Despite the specific language, this particular ADW does reserve the right to refuse any cancellation which may cause substantial altering of odds, prices, or betting totals, and will certify in writing to a finding either allowing or rejecting such request. Most, if not all other ADW companies have a similar written refusal policy.

 

Still, in an age where computer hacking occurs at the highest levels of government and private industry, a written policy is only as good as the diligence employed to enforce its terms.

 

By way of analogy, consider the commencement of internet gambling in New Jersey. To comport with law banning interstate gambling, the Atlantic City casinos operating the gambling sites have erected a “digital fence.” This high-tech, virtual enclosure is set well within the state’s borders, thus creating certain “no play zones” along the Hudson River and elsewhere. This abundance of caution makes it difficult for a person physically in New York or Pennsylvania to violate state law by playing over the internet.

 

Racetracks, ADWs, tote companies and commissions all have a significant role to play in ensuring that tote integrity policy is supported by both vigilance and technology. Compliance with both legal regulation and in-house security procedures should be of paramount importance. In that regard, internal controls within each entity and agency must be established and adhered to in stringent fashion. The notorious 2002 Breeders’ Cup Pick 6 scandal was masterminded by a senior tote company employee with unique access to the entire computer network. The lesson learned was that the question “who’s watching the store?” is secondary to the question, “who’s watching who’s watching the store?”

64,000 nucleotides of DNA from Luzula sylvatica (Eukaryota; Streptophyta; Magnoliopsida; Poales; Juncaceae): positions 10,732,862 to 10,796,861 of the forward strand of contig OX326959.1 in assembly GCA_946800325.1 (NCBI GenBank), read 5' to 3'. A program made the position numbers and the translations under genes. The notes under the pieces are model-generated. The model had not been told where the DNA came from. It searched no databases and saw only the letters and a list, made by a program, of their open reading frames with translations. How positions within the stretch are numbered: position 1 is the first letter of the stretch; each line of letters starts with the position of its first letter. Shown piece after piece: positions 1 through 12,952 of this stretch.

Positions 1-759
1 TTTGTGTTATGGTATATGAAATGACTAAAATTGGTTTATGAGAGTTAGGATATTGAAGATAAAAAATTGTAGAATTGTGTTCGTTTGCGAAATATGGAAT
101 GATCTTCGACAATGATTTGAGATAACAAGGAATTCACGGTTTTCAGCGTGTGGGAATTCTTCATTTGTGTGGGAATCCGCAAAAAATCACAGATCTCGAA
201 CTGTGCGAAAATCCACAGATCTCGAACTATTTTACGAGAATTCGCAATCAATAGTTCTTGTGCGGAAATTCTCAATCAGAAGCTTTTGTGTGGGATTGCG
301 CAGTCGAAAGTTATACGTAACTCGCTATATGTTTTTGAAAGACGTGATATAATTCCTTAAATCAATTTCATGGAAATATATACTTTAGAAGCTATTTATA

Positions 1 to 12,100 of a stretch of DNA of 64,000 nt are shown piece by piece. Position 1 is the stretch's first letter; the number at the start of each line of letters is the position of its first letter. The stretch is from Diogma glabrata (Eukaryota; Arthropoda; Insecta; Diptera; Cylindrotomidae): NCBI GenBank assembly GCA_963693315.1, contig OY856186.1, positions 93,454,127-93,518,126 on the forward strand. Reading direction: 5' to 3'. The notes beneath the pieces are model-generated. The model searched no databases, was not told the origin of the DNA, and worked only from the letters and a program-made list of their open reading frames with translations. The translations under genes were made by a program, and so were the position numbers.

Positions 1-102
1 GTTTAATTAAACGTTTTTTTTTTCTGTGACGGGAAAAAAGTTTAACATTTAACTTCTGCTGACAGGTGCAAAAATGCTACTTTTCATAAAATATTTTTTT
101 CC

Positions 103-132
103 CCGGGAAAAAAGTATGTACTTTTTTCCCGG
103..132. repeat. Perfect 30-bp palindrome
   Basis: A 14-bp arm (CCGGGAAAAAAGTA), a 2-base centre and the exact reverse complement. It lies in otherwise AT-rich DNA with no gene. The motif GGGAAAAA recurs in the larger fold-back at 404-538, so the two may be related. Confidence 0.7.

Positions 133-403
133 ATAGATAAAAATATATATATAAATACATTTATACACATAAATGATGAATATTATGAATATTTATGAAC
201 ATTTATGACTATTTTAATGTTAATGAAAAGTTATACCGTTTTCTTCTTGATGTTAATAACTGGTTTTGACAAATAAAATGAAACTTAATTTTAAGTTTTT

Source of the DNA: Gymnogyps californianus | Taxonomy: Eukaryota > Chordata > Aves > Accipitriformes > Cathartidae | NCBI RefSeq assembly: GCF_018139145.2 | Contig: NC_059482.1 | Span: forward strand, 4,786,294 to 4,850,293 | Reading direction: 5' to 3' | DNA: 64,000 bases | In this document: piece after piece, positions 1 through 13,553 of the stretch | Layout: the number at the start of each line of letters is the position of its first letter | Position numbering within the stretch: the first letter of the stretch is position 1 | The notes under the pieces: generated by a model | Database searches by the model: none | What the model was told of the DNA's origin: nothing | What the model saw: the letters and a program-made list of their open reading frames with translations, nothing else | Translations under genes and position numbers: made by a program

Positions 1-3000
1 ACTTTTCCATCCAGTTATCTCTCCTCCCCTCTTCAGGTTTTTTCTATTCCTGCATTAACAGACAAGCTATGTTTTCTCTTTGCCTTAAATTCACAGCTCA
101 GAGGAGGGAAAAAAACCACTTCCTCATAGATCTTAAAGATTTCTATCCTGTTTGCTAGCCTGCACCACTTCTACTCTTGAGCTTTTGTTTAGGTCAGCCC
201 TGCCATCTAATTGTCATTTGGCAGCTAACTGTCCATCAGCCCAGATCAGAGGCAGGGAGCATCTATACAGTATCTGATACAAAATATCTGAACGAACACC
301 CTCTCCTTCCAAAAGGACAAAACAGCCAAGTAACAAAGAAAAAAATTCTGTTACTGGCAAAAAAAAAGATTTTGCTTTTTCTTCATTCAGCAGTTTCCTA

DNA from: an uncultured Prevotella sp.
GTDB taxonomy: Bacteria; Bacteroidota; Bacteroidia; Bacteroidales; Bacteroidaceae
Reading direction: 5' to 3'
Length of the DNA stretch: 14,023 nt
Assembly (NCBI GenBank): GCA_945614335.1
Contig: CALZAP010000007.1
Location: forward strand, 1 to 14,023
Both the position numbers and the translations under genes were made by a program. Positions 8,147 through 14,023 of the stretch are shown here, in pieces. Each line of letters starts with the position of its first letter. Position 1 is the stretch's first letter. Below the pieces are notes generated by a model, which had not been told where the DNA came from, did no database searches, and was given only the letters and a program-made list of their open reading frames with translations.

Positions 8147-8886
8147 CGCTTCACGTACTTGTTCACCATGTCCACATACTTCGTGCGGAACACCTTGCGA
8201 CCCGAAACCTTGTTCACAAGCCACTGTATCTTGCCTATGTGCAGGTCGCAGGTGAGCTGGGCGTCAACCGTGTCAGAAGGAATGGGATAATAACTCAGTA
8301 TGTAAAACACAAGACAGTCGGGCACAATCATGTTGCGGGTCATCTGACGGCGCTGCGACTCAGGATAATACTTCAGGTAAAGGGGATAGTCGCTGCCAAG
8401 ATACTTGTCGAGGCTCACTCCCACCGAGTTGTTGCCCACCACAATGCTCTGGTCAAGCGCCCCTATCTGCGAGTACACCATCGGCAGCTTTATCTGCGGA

Possibly the hardest tote integrity problem to cure is the one that doesn’t involve a tote problem. If the general perception among the wagering public is that something is amiss, that appearance of impropriety is enough to send bettors heading for another opportunity. The best example is the persistent fluctuation of tote board odds after a race begins. The industry repeatedly explains that these are simply delayed displays of wagering activity occurring before the start of the race. Yet, with every new investigation of a possible past-posting incident, the innocent explanations become less and less plausible in the public’s mind.

 

Not so long ago, the only legitimate way to place a wager on a horse race was through a manned mutuel window. Times have changed dramatically, and so too have the integrity protocols associated with accepting bets. Like any security scheme, its level of efficacy is exhibited in the breach. Once a bank is robbed, the stigma remains, even if the customers didn’t lose money.

 

In sum, there’s much more to a level playing field than a race where the horses are all drug free.

 

Chris E. Wittstruck is an attorney, a director of the Standardbred Owners Association of New York and a charter member of the Albany Law School Racing and Gaming Law Network.

Editor's Note: The views contained in this column are that of the author alone, and do not necessarily represent the opinions or views of the United States Trotting Association.